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Who Is The Connected Educator ?

So what does it mean to be a connected educator ? Semantically speaking, the verb "to connect" implies a second party, one with whom the doer of the action of connecting connects. It also implies the existence of an intermediary medium through which this connection takes place. And because we are talking here about a specific category of "connectors" ( in this case educators ) then the parameters of the territory of this connection is clearly demarcated.



In their pursuit for enlarging their knowledge base and growing professionally, educators connect with EVERYBODY. However, there are priorities in this connection and at the acme of the pyramid inheres students, parents, school staff, colleagues at work, fellow teachers and educators from other regions and the rest of the body of the pyramid is populated by categories selected based on each person's individual needs, educational setting and a set of other variables.

How about the medium of this connection? Before the introduction of web 2.0 technologies, the possibilities of connection for educators was strictly limited to those in their local environment and in better cases for those who are lucky enough to afford the costs of travel to attend conferences and PDs, this network of connections can expanded a little bit to  include extra professionals from other geographical locations. With the turn of the century, this 'primitive' version of connection has been radically redefined.  Geographical boundaries dissolved and the entire world has become a small village where information travels at the speed of light. In this virtual space everybody can befriend anybody, anywhere at anytime. Mind-blowing isn't ?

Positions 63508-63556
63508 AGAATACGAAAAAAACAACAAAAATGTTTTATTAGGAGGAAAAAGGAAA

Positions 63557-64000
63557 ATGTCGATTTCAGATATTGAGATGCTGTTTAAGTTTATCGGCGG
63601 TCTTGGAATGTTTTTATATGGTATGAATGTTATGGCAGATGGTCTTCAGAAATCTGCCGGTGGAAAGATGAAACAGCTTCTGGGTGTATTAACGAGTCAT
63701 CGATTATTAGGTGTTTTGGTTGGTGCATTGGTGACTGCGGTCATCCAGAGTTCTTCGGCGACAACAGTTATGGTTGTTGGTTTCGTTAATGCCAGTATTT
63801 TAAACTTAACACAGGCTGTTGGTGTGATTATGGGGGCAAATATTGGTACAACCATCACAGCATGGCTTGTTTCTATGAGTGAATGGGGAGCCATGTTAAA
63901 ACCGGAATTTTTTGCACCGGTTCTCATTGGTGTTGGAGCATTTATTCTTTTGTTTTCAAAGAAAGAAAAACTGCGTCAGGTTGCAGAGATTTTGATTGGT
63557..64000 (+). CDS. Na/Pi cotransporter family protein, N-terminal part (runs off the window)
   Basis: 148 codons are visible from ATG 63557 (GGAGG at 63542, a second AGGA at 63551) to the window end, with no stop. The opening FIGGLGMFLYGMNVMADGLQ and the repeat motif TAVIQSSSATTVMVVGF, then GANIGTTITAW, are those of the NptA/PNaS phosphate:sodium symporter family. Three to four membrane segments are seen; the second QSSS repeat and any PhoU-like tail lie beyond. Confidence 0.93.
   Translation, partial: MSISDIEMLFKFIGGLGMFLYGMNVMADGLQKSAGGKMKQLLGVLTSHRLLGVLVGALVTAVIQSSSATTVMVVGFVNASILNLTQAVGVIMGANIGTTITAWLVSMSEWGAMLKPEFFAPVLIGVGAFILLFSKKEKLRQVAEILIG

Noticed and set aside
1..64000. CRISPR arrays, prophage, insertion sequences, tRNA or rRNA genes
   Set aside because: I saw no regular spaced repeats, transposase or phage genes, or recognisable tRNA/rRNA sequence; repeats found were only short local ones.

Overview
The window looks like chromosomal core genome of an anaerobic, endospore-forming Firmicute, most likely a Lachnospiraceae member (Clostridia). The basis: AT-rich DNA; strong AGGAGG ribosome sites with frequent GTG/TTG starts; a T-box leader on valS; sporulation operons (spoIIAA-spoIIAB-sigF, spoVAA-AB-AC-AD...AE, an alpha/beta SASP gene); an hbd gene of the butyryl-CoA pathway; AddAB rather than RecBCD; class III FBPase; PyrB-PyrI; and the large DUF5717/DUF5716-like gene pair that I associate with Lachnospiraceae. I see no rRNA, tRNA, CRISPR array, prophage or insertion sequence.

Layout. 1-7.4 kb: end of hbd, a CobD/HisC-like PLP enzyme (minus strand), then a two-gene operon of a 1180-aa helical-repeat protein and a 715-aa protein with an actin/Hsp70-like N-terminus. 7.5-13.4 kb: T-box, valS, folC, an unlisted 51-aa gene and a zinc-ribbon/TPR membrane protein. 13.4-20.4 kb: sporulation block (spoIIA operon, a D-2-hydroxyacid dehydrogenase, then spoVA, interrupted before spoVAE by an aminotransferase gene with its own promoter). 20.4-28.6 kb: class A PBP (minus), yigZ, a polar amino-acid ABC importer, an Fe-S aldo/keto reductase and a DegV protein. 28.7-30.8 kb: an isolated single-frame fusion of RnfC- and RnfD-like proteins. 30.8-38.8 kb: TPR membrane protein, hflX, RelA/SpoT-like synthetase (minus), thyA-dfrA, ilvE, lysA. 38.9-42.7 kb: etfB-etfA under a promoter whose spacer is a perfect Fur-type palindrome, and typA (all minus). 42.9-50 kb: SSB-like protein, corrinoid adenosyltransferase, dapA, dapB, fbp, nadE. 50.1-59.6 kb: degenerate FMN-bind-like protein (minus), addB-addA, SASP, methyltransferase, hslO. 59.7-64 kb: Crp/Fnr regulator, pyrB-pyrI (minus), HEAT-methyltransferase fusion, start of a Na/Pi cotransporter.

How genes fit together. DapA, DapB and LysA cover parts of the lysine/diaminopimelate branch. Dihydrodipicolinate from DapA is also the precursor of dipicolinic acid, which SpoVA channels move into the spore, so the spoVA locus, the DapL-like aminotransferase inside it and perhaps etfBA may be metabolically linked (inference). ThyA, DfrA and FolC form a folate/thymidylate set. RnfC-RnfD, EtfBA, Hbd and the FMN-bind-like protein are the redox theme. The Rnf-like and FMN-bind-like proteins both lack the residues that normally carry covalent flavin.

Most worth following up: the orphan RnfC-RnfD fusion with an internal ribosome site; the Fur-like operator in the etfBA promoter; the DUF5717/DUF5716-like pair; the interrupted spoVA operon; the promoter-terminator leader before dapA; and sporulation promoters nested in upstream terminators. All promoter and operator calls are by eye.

Of particular interest to these transformative changes in the way we connect is the emergence of what Tim Oreilly called the Social Web. The concept of social web has seen the light with the inception of a variety of social networking websites from Foursquare at the beginning of this century to Facebook , Twitter and Google Plus, to mention but few. Their being free, easy to use, and user friendly made them the centre of attraction for netizens all across the globe. Anybody with the rudimentary skills  of how to use a computer  can instantly jump in and open a window into the world giving, thus,  birth to what is called the networked society.

The reverberations of this social revolution have been strongly felt within the educational spheres. Educators from different stripes of society find in them  new promising ways to connect with others in  the other end of the world. What was before strictly limited to " local environment" is now open-ended and restricted only by users choice. Educational affinity spaces, virtual platforms, and communities of practice have mushroomed everywhere online and any teacher from anywhere in the world can join in the conversation and participate in the knowledge building taking place inside these learning hubs. There has never been such abundance of opportunities for teachers professional development as it is now. In this context, being a connected educator in the 21st century means being part of a universal community of teachers ready to help you as well as learn from you. No one is as smart as all of us.

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